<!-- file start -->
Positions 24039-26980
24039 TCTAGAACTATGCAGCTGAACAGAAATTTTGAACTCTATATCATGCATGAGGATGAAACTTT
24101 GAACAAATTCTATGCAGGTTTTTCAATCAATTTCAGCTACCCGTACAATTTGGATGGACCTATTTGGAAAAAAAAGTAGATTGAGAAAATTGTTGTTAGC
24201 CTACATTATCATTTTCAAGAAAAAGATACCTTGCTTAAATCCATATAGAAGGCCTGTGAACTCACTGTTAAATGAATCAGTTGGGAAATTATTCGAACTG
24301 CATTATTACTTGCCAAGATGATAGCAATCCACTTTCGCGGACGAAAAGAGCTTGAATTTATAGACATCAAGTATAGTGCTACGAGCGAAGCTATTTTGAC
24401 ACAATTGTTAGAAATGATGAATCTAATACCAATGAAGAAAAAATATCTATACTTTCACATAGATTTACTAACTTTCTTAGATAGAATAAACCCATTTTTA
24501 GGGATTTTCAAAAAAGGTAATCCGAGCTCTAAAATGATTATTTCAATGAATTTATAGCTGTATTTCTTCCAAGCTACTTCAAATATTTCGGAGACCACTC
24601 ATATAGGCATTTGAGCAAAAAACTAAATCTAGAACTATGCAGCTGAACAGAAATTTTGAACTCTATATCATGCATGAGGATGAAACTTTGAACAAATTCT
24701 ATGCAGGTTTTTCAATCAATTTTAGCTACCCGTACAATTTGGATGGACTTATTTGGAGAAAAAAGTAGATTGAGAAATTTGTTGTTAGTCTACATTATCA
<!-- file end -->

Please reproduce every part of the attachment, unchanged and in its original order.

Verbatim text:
Positions 24039-26980
24039 TCTAGAACTATGCAGCTGAACAGAAATTTTGAACTCTATATCATGCATGAGGATGAAACTTT
24101 GAACAAATTCTATGCAGGTTTTTCAATCAATTTCAGCTACCCGTACAATTTGGATGGACCTATTTGGAAAAAAAAGTAGATTGAGAAAATTGTTGTTAGC
24201 CTACATTATCATTTTCAAGAAAAAGATACCTTGCTTAAATCCATATAGAAGGCCTGTGAACTCACTGTTAAATGAATCAGTTGGGAAATTATTCGAACTG
24301 CATTATTACTTGCCAAGATGATAGCAATCCACTTTCGCGGACGAAAAGAGCTTGAATTTATAGACATCAAGTATAGTGCTACGAGCGAAGCTATTTTGAC
24401 ACAATTGTTAGAAATGATGAATCTAATACCAATGAAGAAAAAATATCTATACTTTCACATAGATTTACTAACTTTCTTAGATAGAATAAACCCATTTTTA
24501 GGGATTTTCAAAAAAGGTAATCCGAGCTCTAAAATGATTATTTCAATGAATTTATAGCTGTATTTCTTCCAAGCTACTTCAAATATTTCGGAGACCACTC
24601 ATATAGGCATTTGAGCAAAAAACTAAATCTAGAACTATGCAGCTGAACAGAAATTTTGAACTCTATATCATGCATGAGGATGAAACTTTGAACAAATTCT
24701 ATGCAGGTTTTTCAATCAATTTTAGCTACCCGTACAATTTGGATGGACTTATTTGGAGAAAAAAGTAGATTGAGAAATTTGTTGTTAGTCTACATTATCA